But that didn’t save the game of one of my fears, the grind, to upgrade your equipment and progress in the game you will need plenty of resources, and that requirement multiply the further you go. The inflation is not as bad as other games of the genre, but it was enough to remind me of the Brazil in the 90s. I had to deforest the area several days in a row with a rusty tool just to have enough sticks to clean a landslide, the next area needs almost 3 times more work. Grind in a game is a way to artificially increase play time, and it took my attention away from the core that made me like this game. I just wish games cared less for time played and focused more on meaningful experiences…
Sorry, I needed that rant. Just to finish this fear’s part, as games from this genre goes, it has many mini-games around the city to help you out with resources, like fishing, or just for fun like an arcade, I am just glad that they didn’t add a farm to micromanage, where I needed assembly lines, like factory simulators that put you inches close to the industrial revolution.
Now, the star of the show, the Dog! First thing I tried to do was to pet the Dog, and I was disappointed for a moment… in this game, before you interact with the Dog you need to whistle first. Then you can pet, feed, dig or if you are bad at keeping track of people’s routine like me, it is where your dogs shines, to track the person you have to talk or deliver a life-saving concoction.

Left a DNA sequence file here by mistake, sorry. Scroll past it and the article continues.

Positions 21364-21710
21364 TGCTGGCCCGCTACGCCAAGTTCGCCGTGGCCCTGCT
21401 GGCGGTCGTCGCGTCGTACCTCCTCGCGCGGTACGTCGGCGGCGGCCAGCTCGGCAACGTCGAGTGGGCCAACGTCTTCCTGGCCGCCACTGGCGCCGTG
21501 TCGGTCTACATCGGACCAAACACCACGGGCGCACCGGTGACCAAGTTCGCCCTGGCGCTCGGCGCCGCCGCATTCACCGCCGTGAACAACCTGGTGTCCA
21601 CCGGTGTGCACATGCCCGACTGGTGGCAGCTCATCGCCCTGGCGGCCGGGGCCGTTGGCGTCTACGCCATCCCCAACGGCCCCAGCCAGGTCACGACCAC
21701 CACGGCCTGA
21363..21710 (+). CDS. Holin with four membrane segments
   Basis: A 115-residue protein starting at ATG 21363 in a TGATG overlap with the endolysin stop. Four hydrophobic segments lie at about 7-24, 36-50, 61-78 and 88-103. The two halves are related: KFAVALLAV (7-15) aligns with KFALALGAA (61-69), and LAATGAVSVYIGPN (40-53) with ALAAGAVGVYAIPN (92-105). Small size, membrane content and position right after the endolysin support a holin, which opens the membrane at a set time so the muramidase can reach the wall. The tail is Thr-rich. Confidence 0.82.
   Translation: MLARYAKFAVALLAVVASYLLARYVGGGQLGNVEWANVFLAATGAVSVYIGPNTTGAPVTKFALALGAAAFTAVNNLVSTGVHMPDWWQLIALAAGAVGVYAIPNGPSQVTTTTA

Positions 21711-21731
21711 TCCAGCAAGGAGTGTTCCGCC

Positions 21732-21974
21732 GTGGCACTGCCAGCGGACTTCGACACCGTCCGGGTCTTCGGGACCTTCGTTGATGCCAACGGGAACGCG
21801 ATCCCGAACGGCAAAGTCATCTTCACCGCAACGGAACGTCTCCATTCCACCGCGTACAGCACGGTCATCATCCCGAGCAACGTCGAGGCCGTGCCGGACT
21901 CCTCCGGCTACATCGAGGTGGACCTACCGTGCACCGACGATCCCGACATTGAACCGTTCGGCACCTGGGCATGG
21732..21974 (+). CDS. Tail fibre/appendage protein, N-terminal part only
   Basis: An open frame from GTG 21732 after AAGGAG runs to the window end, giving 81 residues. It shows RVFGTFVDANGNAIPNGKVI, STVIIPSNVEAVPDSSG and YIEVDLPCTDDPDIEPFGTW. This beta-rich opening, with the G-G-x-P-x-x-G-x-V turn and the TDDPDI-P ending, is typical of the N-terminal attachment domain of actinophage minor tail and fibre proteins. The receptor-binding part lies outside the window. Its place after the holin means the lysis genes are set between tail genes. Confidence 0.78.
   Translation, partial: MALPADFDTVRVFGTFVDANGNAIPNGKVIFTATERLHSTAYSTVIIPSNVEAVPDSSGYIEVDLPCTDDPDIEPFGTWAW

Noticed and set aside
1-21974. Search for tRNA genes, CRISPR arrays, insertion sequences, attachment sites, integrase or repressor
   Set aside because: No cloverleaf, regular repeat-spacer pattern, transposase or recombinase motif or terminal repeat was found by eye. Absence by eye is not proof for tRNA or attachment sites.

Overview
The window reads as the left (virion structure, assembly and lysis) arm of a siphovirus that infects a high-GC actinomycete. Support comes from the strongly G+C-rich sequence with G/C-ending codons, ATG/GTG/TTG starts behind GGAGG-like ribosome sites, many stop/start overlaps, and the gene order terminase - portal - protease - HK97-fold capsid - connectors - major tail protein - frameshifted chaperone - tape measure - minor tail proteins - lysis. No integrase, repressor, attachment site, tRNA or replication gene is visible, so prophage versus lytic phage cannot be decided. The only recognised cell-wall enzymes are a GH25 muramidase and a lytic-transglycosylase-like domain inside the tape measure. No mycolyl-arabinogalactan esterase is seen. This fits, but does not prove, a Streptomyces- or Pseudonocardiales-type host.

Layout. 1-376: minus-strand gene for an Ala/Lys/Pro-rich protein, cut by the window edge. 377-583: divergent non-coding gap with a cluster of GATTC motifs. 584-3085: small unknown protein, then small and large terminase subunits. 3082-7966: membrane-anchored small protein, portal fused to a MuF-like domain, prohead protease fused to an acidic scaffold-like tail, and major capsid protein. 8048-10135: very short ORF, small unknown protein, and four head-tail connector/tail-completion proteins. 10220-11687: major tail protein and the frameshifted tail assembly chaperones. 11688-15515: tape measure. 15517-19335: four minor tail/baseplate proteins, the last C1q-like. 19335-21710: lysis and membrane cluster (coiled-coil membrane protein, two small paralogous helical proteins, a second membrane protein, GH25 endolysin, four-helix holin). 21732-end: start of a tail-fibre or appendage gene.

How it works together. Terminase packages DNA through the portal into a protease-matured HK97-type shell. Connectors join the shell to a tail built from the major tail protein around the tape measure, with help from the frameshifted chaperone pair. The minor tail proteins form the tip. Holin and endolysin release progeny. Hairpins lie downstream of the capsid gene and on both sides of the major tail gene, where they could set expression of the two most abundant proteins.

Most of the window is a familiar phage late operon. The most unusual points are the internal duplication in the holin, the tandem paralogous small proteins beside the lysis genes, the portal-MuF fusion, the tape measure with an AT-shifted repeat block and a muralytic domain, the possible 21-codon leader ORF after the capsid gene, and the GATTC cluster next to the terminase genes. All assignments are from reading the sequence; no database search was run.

The game also need some polishing, it is full of minor non-game breaking bugs sometimes funny, like a bedridden character appearing in cutscenes, someone you saw in one side of the town invited you to their house, but they are there as well, a quest item you need to brew stayed in the list after the quest was finished, and the odd fast travel flags in the city being deactivated every time I close the game. And my review would have stayed like that if I haven’t enjoyed the game so much and pushed it further and further. Later I unlocked the fast travel flag in one area, when I fast travel there, everything but the floor and my character would disappear. Finding the next flag and teleporting there got the fauna, flora and minerals back.
It has a lot of potential, but it needs some polishing and economy balancing as I would love to see more focus on what makes this game unique, you being a “chemist”.
Problems aside, the game has a nice flow to it, as you alternate through the different loops it is quite hard to get bored as the mechanics are different, tired of adventuring while gathering, solve some puzzles making potions, or develop your relationship with the townsfolk. All on your own time, you decide, it lets you take things on your own pace while surrounded with wholesomeness. I confess, this game did wonders for my mental health, and I hope to see some more cozy elements in future games.
|+ Positives||- Negatives|
|Runs great on Linux||Could have had more accessibility features like colourblind mode|
|You can remap the keyboard||No controller remap (you can do it through steam)|
If you feel like exploring some creative chill life management sim as a chemist, Potion Permit is planned to release on September 22 on Steam.